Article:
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Agronomy Journal Abstract -

Corn Growth as Affected By Ammonium vs. Nitrate Absorbed From Soil1


This article in AJ

  1. Vol. 68 No. 1, p. 89-94
    Received: Jan 17, 1975

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  1. D. W. Dibb and
  2. L. F. Welch2



The effect of NH4 on corn (Zea mays L.) growth in a soil medium is of interest because of the possibility of significantly decreasing leaching and denitrification losses of applied N by preserving N in the NH4 form. The objective of this investigation was to determine growth and nutrient content of corn plants when the principal form of N was either NH4 or NO3.

Corn, grown in the greenhouse in a soil medium, was allowed to absorb N as either NH4 or NO3. A chemical nitrification inhibitor and different sources of added N were used to manipulate the form of N available for absorption. The maximum amount of N absorbed as NO3 was estimated as the difference between the NO3 content of fallow and cropped pots at harvest. Plants grown with NH4 and a nitrification inhibitor were estimated to have absorbed at least 95% of their N as NH4. Other plants absorbed N almost solely as NO3. The effect of NH4 versus NO3 absorption on stover yield, percent N, Ca, Mg, K, and P in the plant was determined.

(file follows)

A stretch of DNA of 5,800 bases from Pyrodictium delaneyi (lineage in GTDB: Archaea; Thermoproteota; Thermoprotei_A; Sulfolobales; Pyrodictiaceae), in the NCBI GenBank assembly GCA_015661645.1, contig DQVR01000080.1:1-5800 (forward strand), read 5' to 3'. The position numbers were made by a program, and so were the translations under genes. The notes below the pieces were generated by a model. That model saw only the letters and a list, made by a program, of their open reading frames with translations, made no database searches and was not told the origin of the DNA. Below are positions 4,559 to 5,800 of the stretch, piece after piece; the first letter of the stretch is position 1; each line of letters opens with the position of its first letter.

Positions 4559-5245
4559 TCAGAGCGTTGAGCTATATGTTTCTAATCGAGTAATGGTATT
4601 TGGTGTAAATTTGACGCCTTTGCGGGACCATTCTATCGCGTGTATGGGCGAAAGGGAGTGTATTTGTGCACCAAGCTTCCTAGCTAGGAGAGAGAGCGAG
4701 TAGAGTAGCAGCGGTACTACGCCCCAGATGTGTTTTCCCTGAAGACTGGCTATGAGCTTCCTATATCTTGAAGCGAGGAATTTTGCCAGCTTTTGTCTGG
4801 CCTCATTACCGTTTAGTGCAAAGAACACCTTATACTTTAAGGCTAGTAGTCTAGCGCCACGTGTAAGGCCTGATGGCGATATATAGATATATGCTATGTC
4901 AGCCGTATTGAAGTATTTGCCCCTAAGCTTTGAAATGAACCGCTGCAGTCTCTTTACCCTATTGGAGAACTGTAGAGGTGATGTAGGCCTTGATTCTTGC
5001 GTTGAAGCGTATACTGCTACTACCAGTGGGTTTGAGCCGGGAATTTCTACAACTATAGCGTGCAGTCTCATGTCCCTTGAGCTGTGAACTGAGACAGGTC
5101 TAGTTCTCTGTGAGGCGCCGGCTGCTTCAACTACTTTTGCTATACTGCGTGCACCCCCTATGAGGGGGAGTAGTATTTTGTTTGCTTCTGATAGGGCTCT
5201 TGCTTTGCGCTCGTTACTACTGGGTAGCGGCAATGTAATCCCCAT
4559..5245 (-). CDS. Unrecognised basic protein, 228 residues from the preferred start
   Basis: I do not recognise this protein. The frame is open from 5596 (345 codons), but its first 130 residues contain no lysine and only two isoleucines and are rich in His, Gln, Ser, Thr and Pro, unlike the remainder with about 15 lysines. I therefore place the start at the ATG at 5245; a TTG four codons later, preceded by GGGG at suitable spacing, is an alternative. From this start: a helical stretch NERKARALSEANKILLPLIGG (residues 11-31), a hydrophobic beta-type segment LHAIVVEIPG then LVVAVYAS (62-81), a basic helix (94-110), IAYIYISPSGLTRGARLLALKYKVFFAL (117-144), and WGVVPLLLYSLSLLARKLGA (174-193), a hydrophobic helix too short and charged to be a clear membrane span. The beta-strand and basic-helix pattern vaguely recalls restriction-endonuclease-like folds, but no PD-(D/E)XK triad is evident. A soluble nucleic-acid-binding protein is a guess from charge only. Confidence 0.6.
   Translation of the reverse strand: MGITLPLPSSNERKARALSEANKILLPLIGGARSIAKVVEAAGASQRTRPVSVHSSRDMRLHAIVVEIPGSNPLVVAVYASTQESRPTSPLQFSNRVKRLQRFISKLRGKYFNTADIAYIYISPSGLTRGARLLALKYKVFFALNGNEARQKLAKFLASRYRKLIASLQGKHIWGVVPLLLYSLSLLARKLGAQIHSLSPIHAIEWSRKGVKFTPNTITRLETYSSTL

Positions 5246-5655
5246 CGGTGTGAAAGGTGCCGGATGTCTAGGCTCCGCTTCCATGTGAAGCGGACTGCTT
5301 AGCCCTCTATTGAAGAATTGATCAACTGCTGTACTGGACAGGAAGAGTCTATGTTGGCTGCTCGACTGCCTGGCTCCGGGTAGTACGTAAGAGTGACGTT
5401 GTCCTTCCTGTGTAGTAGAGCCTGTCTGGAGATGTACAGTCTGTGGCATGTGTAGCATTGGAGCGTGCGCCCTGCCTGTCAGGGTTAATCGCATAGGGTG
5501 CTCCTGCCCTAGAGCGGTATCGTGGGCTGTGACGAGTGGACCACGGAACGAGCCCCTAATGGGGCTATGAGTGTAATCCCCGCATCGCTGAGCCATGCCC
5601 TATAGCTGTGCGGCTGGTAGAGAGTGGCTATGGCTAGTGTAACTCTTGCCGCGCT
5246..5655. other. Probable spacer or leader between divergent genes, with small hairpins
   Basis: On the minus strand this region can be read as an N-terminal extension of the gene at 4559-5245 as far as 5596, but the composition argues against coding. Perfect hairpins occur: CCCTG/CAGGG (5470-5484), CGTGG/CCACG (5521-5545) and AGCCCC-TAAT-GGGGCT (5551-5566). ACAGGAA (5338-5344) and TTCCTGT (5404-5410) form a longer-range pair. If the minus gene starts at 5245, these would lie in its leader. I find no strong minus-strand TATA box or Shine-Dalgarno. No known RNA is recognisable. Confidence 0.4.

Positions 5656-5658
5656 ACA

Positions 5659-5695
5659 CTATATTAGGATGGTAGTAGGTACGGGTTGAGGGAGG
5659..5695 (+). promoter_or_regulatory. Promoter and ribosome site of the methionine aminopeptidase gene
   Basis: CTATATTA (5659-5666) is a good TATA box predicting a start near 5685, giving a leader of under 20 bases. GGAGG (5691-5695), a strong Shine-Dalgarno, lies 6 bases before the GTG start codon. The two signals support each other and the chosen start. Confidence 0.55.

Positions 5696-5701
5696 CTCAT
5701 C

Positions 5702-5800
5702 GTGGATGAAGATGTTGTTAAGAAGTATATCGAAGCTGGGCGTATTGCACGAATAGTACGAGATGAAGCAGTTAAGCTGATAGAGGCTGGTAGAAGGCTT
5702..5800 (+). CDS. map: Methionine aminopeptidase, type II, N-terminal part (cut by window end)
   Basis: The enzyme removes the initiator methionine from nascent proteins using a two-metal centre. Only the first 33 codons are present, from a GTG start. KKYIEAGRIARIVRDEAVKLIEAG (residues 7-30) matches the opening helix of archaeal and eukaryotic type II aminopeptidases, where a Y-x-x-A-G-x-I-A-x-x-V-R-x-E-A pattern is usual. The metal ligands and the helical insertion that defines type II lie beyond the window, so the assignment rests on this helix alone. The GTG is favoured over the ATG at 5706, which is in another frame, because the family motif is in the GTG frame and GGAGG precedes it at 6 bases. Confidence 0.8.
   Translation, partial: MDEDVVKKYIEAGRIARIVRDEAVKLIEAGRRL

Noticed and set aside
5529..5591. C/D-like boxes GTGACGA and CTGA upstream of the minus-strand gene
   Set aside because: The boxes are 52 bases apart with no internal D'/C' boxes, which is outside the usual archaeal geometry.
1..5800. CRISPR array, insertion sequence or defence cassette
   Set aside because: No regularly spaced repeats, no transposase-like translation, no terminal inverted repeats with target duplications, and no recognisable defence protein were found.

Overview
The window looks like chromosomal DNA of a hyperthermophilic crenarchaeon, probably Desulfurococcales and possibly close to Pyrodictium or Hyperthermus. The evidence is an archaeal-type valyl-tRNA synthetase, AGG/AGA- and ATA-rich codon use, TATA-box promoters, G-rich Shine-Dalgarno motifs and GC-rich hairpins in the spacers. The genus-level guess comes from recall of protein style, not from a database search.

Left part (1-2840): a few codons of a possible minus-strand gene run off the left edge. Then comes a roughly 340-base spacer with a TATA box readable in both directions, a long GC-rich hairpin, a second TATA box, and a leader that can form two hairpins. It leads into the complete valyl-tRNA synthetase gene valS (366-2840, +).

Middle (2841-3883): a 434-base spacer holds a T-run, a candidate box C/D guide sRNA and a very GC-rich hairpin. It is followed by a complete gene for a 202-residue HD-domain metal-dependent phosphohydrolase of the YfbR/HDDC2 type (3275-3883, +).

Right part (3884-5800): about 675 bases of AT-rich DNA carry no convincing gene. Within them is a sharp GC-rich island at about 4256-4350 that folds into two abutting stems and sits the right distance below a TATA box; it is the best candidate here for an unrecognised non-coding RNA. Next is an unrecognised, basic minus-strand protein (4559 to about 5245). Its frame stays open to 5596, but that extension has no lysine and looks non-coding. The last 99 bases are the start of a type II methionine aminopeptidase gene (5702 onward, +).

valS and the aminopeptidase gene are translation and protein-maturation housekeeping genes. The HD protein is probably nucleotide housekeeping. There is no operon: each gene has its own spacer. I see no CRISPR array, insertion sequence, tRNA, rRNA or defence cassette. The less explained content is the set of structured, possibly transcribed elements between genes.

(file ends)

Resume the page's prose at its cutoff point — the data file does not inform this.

Yield of corn plants was not negatively affected by form of N absorbed when the meq ratio of applied N:K was 2:1. Visual tissue damage and decreased yield were symptomatico f NH4 nutrition where the meq applied N:K ratio was 3.3, 4.0, 4.4, 6.6, and 8.0. Nutrient content of the plants reflected strong cation:cation and cation:anion interactions among N form absorbed and Ca, Mg, K, and P. Soil pH appeared to be affected less by form of N absorbed by the corn plants than by nitrification of applied NH4.

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